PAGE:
Islamic Banks are ethically driven because they do not entertain or support businesses  whose core activity is harmful to human beings or to society. They believe that business engagements that generate profits must be from ethically supportable sources. Islamic banks therefore do not deal with Tobacco companies, Alcohol companies, Casinos, Lotteries, prohibited food processing companies and speculative financial instruments such as Derivatives. These businesses generate huge profits but from an Islamic banking perspective they must remain outside the scope of their business for ethical reasons.

Another aspect of ethics is Transparency, Justice and Fair Play that Islamic Banks are required to practice in their dealings with customers. The message of Islamic Finance is very clear. Money can be earned and must be earned, but in a manner that conforms to the principles of Sincerity, Justice and Fairness as deeply inscribed in Sharia.

As a final observation, if we try and read the proverbial crystal ball and look into the future to assess where Islamic banking is likely to be in 25 years from today. My guesstimate is that it will be a financial heavy weight in all global financial centres, strongly impacting corporate business and the lives of mankind world-wide. The only down side, that I see retarding its growth will be us Muslims. We have demonstrated apathy, in fact total apathy towards a system of finance which follows the injunctions of the Quran and Sunna. Let us look at the statistics. Total bank loans and advances taken by all Muslims in Sri Lanka is currently estimated at Rs. 250 Billion, but the  business incepted by all Islamic banks today stands at a measly Rs 50 Billion. Even globally, Coopers estimate the market capitalization of Islamic Trade and businesses at USD 21 Trillion, but Incepted business by all Islamic financial institutions world-wide is only USD 1.5 Trillion. Is this a sign that Muslims of today who proclaim that they are the privileged torch bearers of a magnificent religion, have lost their bearings and with it their Imaan?
 
I would like to end my talk by sharing with you a very interesting discussion I had with a local senior Banker. We were invited as consultants to assist this big private bank to set up an Islamic Banking unit. Prior to our visit they conducted a survey and asked the large number of Muslim customers who they were banking with just two questions. The first question was whether they knew anything of Islamic modes of finance and the other question was whether they would like to migrate to the Islamic division of the Bank if one was set up.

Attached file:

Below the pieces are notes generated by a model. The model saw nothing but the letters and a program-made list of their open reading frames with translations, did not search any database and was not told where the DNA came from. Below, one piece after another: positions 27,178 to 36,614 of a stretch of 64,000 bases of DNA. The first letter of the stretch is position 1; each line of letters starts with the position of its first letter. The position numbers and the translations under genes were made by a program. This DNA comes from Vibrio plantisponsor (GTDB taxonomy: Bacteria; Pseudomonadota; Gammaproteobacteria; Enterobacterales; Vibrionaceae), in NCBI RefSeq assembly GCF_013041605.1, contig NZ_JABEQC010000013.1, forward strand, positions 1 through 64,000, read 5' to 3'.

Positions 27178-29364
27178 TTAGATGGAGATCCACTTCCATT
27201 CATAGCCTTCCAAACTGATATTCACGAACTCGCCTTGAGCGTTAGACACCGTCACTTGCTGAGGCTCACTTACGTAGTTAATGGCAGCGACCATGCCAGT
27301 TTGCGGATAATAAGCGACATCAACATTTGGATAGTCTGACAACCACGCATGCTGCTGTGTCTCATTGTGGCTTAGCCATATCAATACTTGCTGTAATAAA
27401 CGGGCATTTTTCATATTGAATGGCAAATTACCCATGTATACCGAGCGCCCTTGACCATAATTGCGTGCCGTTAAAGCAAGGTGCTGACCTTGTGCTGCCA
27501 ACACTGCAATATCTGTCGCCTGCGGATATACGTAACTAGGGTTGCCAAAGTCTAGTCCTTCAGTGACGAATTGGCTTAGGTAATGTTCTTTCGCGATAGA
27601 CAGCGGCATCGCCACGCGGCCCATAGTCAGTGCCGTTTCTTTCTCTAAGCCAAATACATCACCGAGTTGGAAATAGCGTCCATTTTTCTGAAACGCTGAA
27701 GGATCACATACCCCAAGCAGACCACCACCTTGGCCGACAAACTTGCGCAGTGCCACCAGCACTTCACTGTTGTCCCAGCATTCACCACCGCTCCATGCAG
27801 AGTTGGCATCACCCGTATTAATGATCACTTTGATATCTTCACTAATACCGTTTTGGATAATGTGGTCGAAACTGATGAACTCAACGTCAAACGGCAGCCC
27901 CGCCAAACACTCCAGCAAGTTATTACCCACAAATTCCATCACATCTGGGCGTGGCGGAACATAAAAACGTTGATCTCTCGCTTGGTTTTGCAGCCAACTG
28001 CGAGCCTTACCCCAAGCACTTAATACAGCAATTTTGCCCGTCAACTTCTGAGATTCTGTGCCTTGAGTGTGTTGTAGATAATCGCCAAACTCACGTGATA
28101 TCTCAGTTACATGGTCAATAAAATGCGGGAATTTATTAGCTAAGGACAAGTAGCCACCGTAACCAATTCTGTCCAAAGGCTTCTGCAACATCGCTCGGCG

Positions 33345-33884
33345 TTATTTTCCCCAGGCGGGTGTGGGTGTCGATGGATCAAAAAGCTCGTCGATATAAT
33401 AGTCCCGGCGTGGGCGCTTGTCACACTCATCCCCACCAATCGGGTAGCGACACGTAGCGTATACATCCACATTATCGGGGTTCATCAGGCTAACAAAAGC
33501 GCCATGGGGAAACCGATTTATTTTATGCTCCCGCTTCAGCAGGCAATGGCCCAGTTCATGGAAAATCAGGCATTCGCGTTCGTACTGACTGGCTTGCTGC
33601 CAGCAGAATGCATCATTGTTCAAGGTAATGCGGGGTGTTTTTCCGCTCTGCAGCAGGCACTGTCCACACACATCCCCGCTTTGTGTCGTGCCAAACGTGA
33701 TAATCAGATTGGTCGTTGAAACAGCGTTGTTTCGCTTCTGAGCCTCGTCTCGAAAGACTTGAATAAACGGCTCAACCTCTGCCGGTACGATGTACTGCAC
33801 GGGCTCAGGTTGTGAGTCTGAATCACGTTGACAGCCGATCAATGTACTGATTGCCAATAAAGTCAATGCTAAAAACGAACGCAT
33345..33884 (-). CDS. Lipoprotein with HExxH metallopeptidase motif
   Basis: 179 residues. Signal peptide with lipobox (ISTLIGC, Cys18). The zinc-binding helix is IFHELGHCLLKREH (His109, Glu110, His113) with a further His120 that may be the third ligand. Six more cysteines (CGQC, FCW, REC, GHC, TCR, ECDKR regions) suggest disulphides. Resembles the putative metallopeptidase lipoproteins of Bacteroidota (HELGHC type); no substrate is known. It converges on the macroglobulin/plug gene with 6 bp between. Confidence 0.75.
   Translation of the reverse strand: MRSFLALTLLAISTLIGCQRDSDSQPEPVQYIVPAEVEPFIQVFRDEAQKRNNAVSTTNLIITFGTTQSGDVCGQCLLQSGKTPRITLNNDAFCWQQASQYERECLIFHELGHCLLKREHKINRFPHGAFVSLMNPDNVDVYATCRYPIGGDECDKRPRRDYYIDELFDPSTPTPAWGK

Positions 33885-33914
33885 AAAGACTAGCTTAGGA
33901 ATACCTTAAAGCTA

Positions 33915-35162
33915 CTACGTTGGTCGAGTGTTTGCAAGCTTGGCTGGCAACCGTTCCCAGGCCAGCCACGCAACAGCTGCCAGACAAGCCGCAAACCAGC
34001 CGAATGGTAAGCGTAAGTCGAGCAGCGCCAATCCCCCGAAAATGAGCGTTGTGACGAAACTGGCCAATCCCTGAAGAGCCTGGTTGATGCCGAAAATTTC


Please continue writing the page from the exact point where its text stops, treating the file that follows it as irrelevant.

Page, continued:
To the first question nearly all who responded, pleaded ignorance.

To the next question the response was as follows;

25% were seemingly die-hard Islamists, who unequivocally confirmed their strong support to the initiative.

Another 25% said that if the pricing was about the same, they would consider Migrating. .  
The balance 50 % said that the Islamic banking initiative was not a critical issue to them  and that conventional Banking was a perfect comfort zone, from which they had no desire to move.

This is the apathy that I just highlighted.

Thank you for giving me your time.       
 
Ma As Salaam.


About the Speaker

Mr. A.I. Marikar hails from Negombo and had his education at Maris Stella College, Negombo and Zahira College, Colombo during the Azeez era.

He graduated from the University of Ceylon in 1965 and is an Associate of the Chartered Institute of Bankers in London.

He commenced his banking career at Grindlays Bank, Colombo and left in 1979 to join the Saudi British Bank in Saudi Arabia where he held senior positions. He returned in 1989 and held high posts at Emirates Bank, Middle East Bank and Muslim Commercial Bank.

In 1997 when Amana Investments Limited was inaugurated as the pioneering Islamic financial institution in Sri Lanka, Mr. Marikar joined them as the first Managing Director.
He contributed a great deal to this organization and left their services in 2004.

As an authority on Islamic Banking, he contributed a great deal in formulating the course of studies in Islamic Finance and Banking, when the Faculty of Islamic Studies and Arabic was established at the South Eastern University of Sri Lanka. He is a visiting lecturer

Mr. Marikar’s advice as a Consultant in Islamic Banking was sought after by many banks and finance companies who have introduced such facilities.